Monday afternoon we had the opportunity to see the latest Marvel Studios release, Thor: The Dark World, and had a great time at it.
It needs to be said that this is in spite of the story and not because of it, since it is not a plot-driven movie in the least, which is a bit unusual for a comic-book film. Since superhero 'tights 'n' fights' comics are traditionally a means to an end, and that end is two larger than life characters in outrageous regalia beating the living shinola out of each other in Act III, it is not uncommon to give the movies based on them a free pass regarding story quality anyhow.
As our blockbusters have grown just slightly more sophisticated in recent years, modern audiences are demanding more than just epic scale and bombastic set-pieces, and if that itch is not scratched by the McGuffin-ish plot, is The Dark World worth visiting anyways, and why?
Director Alan Taylor moves authoritatively from the small screen (notably several episodes of A Game of Thrones) to the large with a well paced family drama counterset against an implacable foe and huge conflict. The Marvel Cinematic Universe's take on the Asgardian royal family is one of the best things about it, allowing the storytellers to nearly bring a familial intimacy to an operatic and contrived setting. The complex and dynamic relationships between wise but tempestuous Odin, firm but loving mother Frigga, impetuous but noble son Thor and his gifted but jealous adoptive brother Loki make for a compelling enough story that the only thing needed from the villainous Dark Elf ruler Malekith is to kick things off.
The love-story between Thor and mortal Jane Foster, featured so prominently in the posters, doesn't get quite as much play as you might think (or fear), but Thor's long absence is addressed, and the relationship is treated respectfully. One of my few complaints about the movie is that two great actors, Natalie Portman and Christopher Eccleston, aren't given nearly enough to do. Portman comes far too close to being a damsel in distress in the film's second half, despite having the technological solution needed for the movie's climactic battle. Eccleston's malevolent Malekith is so unidimensional and forceful that he is practically a force of nature; it's like watching him play the personification of cancer. He is simply an evil guy doing evil things for an evil reason, and without the internal conflict that made him so effective in 28 Days Later, there just isn't enough opportunity for him to make an impression with the audience, despite how chilling and effective he is.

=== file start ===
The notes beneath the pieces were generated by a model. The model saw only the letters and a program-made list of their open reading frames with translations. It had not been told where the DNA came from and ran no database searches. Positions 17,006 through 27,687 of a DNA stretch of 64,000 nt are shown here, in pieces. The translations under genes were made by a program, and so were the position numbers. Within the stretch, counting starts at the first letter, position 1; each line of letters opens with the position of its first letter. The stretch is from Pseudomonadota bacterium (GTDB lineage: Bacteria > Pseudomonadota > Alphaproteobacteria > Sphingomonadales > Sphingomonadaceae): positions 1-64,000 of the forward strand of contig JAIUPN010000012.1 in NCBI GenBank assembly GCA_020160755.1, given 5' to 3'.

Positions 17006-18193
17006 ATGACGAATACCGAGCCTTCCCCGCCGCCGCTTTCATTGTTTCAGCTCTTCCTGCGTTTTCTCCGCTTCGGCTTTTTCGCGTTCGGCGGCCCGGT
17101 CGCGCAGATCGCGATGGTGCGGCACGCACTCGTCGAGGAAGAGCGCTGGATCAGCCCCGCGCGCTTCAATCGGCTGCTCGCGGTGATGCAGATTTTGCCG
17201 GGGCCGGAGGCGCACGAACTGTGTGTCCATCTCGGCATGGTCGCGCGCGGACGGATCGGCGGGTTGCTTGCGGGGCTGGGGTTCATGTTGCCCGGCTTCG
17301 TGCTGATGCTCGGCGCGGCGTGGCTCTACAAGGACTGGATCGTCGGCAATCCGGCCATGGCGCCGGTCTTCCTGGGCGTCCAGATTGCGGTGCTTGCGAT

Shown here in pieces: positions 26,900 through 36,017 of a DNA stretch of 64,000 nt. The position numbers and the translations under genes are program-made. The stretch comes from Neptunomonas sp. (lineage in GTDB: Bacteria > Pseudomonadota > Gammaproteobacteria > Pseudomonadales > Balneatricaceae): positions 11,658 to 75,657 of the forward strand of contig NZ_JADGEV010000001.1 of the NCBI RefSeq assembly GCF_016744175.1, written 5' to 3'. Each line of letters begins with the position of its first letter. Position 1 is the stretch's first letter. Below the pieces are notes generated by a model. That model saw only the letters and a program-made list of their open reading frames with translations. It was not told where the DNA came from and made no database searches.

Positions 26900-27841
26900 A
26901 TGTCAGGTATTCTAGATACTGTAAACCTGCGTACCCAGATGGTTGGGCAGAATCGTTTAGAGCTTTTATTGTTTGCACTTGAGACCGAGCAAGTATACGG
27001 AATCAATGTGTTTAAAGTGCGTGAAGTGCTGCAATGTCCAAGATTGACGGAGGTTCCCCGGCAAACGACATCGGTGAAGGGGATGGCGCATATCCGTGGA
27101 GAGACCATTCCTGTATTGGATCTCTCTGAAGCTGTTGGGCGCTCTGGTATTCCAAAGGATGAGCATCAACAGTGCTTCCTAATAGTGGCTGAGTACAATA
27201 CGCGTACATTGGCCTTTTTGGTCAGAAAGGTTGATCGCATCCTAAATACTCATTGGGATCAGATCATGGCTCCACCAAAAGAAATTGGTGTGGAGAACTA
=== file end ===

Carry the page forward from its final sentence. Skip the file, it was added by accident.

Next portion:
This leaves Chris Hemsworth, Anthony Hopkins and especially Tom Hiddleston to pick up the slack, and they are more than up to the challenge. Despite the scale of the action, some of the best exchanges are quieter moments shared between two of these three, or with Rene Russo's Frigga. The script balances pathos and humour deftly, which could make the movie resonate even more with those unfamiliar with the previous films or source material. Best in show goes to Hiddleston, who moves between Hannibal Lector menace to Tony Soprano uncertainty without missing a beat.
The other real star of The Dark World is the production design work; Asgard looks more lived in and detailed than the previous film, with Taylor bringing the immersiveness of Game of Thrones to an even more fantastical realm. Having said that though, there has been a very conscious decision to bring more sci-fi to the setting, and the Dark Elves don't travel on a rainbow bridge, but in ominous and stony spike-shaped spacecraft. It is a bold choice, and the science-fantasy angle is unlike anything I've read in Thor's comics, with the possible exception of Beta Ray Bill from way back in the day.
There are no real surprises (well, maybe one), but Thor: The Dark World is still worth seeing if you enjoyed the first one or any of the other MCU offerings. As an added bonus, 3D viewers get to see a scene from next April's Captain America: The Winter Soldier, which I am already excited about.
And of course, no Marvel movie would be complete without a post-credit sequence, and after Iron Man 3's Seinfeldian denouement failed to amuse the fanboys who patiently waited for it, this one gives us a tiny insight into the cosmic side of the MCU which I expect will not only tie into next fall's Guardians of the Galaxy! but also Avengers 3. That's right, not 2, but 3; Ultron doesn't enter into this one, but a fairly prominent actor does, which is good, since mainstream audiences know nothing at all about GoG.